Saint Peter would have specified that he would provide everything necessary for this work and that Gunzo would gain seven years of life to accomplish his task. However, if the abbot delayed in obeying, he would be afflicted with the same evils as his messenger. St. Peter also showed him how to build the church, and Gunzo saw himself in a dream stretching ropes and marking out the space in length and width.

Consécration de l’autel majeur de Cluny III par le pape Urbain II le 25 octobre 1095
Consécration de l’autel majeur de Cluny III par le pape Urbain II le 25 octobre 1095

© BNF, Mss, ms. Lat 17716 fol.91

The last great moments

Jean de Bourbon, the last great abbot!

After a troubled period, the abbatiate of Jean de Bourbon (1456-1485), bishop of Puy-en-Velay, corresponds to the last great moments of the history of the abbey of Cluny.

Indeed, history retains his name in particular because of the excellence of his management and the restoration of discipline during his abbatiate. Noting a deterioration in "the wearing of the regular habit, the food, the observance of youth, the honesty of morals and the celebration of divine service", the abbot remedied this with a severe reform advocating obedience, communal life in the cloister and individual poverty.

He will also have the great soul of a builder since he builds a large palace for prestigious guests. This palace, bearing his name, today houses the Cluny art and archeology museum.

He will also have his funeral chapel built, in place of one of the chapels in the small transept of the abbey. This small chapel in flamboyant Gothic style includes a rich sculpted program of which 15 consoles have come down to us. The stained glass and contemporary altar creations of the artist Sarkis now adorn this chapel since the end of its restoration in 2023.

In 1485, he resigned in favor of Jacques d'Amboise, who tried to continue the reforms and built an abbot's palace in his turn.

Façade du Palais Jean de Bourbon (actuel musée d'art et d'archéologie de Cluny )
Façade du Palais Jean de Bourbon (actuel musée d'art et d'archéologie de Cluny)

© Patrick Tourneboeuf / Centre des monuments nationaux

The Revolution and the destruction of the abbey...

Illustrious abbots succeeded each other at the head of the abbey during the following centuries, such as Richelieu and Mazarin, but nothing could stop the progressive decline of the powerful abbey. Nevertheless, around 1750, the conventual buildings were rebuilt and the abbey was thus endowed with a vast complex of classical style based on three pillars: quality, elegance and balance.

In reality, the buildings of the Middle Ages were almost completely replaced by a new architectural concept.

The monks did not have much time to occupy the place because the Revolution broke out shortly after the work. Indeed, it put an end to monastic life in Cluny. On October 25, 1791, a last mass was celebrated in the abbey church in the presence of twelve monks. The monks were then expelled and dispersed to the surrounding parishes.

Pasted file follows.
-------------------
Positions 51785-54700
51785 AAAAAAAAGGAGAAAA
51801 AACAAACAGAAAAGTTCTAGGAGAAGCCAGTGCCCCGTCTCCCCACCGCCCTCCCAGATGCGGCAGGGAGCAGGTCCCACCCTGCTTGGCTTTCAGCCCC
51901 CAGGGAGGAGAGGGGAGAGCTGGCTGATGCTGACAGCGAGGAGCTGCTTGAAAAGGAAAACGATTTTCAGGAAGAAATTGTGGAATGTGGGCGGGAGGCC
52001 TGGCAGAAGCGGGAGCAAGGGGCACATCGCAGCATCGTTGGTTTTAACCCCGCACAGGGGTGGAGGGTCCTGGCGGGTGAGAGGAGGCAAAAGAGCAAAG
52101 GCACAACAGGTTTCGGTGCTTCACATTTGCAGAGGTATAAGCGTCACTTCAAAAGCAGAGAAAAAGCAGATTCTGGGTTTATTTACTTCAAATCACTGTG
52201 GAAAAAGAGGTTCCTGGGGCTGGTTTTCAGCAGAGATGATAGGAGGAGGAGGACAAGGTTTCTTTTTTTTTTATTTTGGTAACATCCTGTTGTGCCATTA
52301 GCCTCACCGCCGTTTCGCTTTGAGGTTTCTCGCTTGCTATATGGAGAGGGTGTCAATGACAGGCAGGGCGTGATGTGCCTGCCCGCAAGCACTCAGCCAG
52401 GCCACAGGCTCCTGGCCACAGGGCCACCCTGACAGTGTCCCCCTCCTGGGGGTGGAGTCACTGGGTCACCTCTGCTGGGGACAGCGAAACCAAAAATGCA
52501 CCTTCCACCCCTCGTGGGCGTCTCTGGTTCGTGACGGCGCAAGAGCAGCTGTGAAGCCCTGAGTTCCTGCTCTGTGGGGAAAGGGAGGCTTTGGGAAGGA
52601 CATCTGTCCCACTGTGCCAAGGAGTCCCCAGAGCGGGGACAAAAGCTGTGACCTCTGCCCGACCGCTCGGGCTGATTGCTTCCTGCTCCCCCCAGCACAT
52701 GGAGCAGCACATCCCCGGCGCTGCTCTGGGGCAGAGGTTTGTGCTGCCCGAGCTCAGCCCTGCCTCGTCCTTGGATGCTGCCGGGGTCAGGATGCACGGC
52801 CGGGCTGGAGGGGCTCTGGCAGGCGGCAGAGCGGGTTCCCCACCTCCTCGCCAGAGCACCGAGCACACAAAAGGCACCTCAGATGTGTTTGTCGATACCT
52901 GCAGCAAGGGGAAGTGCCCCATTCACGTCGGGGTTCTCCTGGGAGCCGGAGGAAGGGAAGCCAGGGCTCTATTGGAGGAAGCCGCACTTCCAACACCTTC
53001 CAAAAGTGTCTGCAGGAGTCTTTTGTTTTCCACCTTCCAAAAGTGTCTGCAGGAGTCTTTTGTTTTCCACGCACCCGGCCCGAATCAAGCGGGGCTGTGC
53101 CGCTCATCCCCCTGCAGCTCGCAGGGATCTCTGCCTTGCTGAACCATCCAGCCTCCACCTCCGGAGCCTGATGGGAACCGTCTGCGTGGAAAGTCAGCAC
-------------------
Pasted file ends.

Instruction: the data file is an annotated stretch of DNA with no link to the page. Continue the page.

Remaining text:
After the expulsion of the monks, the city witnessed the systematic degradation of the abandoned monastery and looting contributed to its destruction. In 1798, the buildings were seized as national property and put up for sale.

The abbey was then divided into four lots by two perpendicular streets. The lots were sold for the sum of 60 000 francs to merchants from the Mâcon region. The immense church is then bought by merchants of materials who will use it as stone quarry and will dismantle little by little this masterpiece of the Romanesque art!

Croquis de l'abbaye de Cluny au XIXe siècle
Croquis de l'abbaye de Cluny au XIXe siècle

© Centre des monuments nationaux

On the steps of Kenneth John Conant (XIXth century)

An American in Cluny

It was in 1928 that the first investigations on the site of the abbey of Cluny really began, led by a brilliant American specialist in medieval architecture, Kenneth John Conant (1894-1984), and financed by the Medieval Academy of America.

Almost every year until 1938, the young archaeologist carried out soundings and trenches in order to verify the plan of the great church of Cluny and the buildings that preceded it.

A good draughtsman, he documented his discoveries every day with drawings and photographs that enabled him to propose plans by period and very detailed reconstructions in a synthesis published in 1968 in Mâcon.

Abbaye de Cluny depuis l'avant nef
Avant-nef de l'abbaye de Cluny (aujourd'hui)

© David Bordes / Centre des monuments nationaux

Conquering the XXIst century

The new digital tools of the course

The Centre des Monuments Nationaux brought together engineers, art historians, archaeologists and geographers around a multidisciplinary project to virtually revive the abbey church of Cluny as it was in the 12th century. 

Combining virtual reality and augmented reality, these mediation tools scattered along the tour route are also research tools to verify and validate hypotheses on the construction methods, the original colors ...

Did you know?

Digital reconstructions , augmented reality terminals and a 3D film make it possible to present on the same image the vestiges still visible and the disappeared elements. The aim is to facilitate the immediate understanding of the site, deeply amputated by history. The screens act as windows revealing the past in the present!

The monument today

Today, the remains that have come down to us, such as the large transept and the small transept, give us an idea of the immensity of this building. Many other elements have survived : the surrounding wall and its towers, the 18th century conventual buildings, the Farinier, a 13th century building which today houses the capitals of the choir traffic circle of the Maior ecclesia.

The Museum of Art and Archaeology presents numerous sculpted remains of the church and the monastic village.

The abbey has been classified as a historical monument since 1862.

Salle capitulaire et ses outils numériques
Salle capitulaire et ses outils numériques

© Patrick Tourneboeuf- Centre des monuments nationaux